Cue the music …
In this corner, the time-tested CherryPy, standing at version 3.2, six years old, enabled for Python 3, sporting an HTTP 1.1-compliant WSGI webserver, support for other WSGI servers or adapters, a plugin mechanism, built-in tools and much more.
In the other corner, the newcomer Flask, at version 0.7.2, about one year old (but with older ancestry), claiming to be a “microframework … with good intentions” and “fun.”
In my post A Funny Thing Happened on the Way to the Webserver I mentioned I took a look at the second contender and liked what I saw. First impressions, as they say, can be deceiving. What may seem appealing is sometimes harder to use or disappointing when you get down to writing code and testing it.
As you may expect, my selection criteria don’t exactly match Richard’s. Perhaps the most striking difference is how he implemented routing (URL mapping, page 14 of the presentation) for the baseline cgi+wsgiref implementation vs. my choice for doing dispatching in my minimalist WSGI database UI (see in particular, the dispatch methods in dbapp.py and film.py).
Like Richard, I don’t appreciate “magic” in a framework or application. but I’m less concerned with strictly RESTful URLs. Richard appears to prefer the decorator approach to URL mapping (as seen by his Bottle, Flask and Pesto examples, among others), but also used URL mapping tables (seen in the web.py, Werkzeug and baseline examples).
The latter approach reminds me of a generic menu interface I wrote eons ago in C. It may be OK for a vtable in C++, but I usually find it inappropriate for application level code. In fact, the mapping table seems “magical” since it doesn’t encapsulate the code with the corresponding URL.
Although Flask looked attractive due to its URL routing decorator, it now appears limiting because it can only be used on functions but not on class methods. (Note: I haven’t explored all of Flask, e.g., haven’t looked at its Blueprints).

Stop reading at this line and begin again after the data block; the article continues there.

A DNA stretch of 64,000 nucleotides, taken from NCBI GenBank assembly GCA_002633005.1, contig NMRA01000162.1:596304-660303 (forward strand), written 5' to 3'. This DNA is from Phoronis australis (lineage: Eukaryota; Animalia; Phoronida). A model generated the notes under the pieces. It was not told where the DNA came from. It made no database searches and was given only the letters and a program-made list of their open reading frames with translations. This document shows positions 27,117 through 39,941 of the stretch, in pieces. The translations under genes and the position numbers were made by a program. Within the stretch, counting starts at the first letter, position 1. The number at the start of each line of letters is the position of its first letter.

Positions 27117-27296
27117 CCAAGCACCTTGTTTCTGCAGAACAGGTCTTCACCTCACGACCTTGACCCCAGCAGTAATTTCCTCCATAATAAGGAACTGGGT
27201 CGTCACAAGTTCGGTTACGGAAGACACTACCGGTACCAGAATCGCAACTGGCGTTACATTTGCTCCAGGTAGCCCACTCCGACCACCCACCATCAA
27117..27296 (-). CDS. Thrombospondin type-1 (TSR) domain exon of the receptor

As a result, refactoring the WSGI application to use CherryPy was quite straightforward, whereas changing it to accomodate Flask involved quite a bit of surgery. This is exemplified by these Git stats:
cherrypy/film.py | 73 ++++++++++++++++------------------------------------- 1 files changed, 22 insertions(+), 51 deletions(-) flask/film.py | 235 ++++++++++++++++++++++++++------------------------------- 1 files changed, 107 insertions(+), 128 deletions(-)
While many modifications simply involved indentation and removing the self parameter, other changes were necessary. For example, as there can only be one mapping to a function named ‘index’, I had to rename the film.py ‘index’ function/method to ‘list’ to avoid conflict with dbapp.py. This does not bode well for extensibility: a real application would support multiple entities—films, actors, customers, etc.—with similar function/methods. Maybe this is what Blueprints are for, but why invent another wheel when Python classes are available?
There were other minor annoyances with Flask, like how to instantiate its application object without adding a subdirectory, or how to pass the database connection to the film.py functions without using a global variable.
I may continue to explore Flask, although at the moment CherryPy seems more suitable to my purposes. I’m also intrigued by some concepts of Richard’s winners—Pesto and Bottle. A Pesto-like dispatcher with support for class methods on top of CherryPy would probably make my day.
1 BTW, +1 for Audrey’s wish list item: Python in the Browser (see pages 16-18 of her presentation).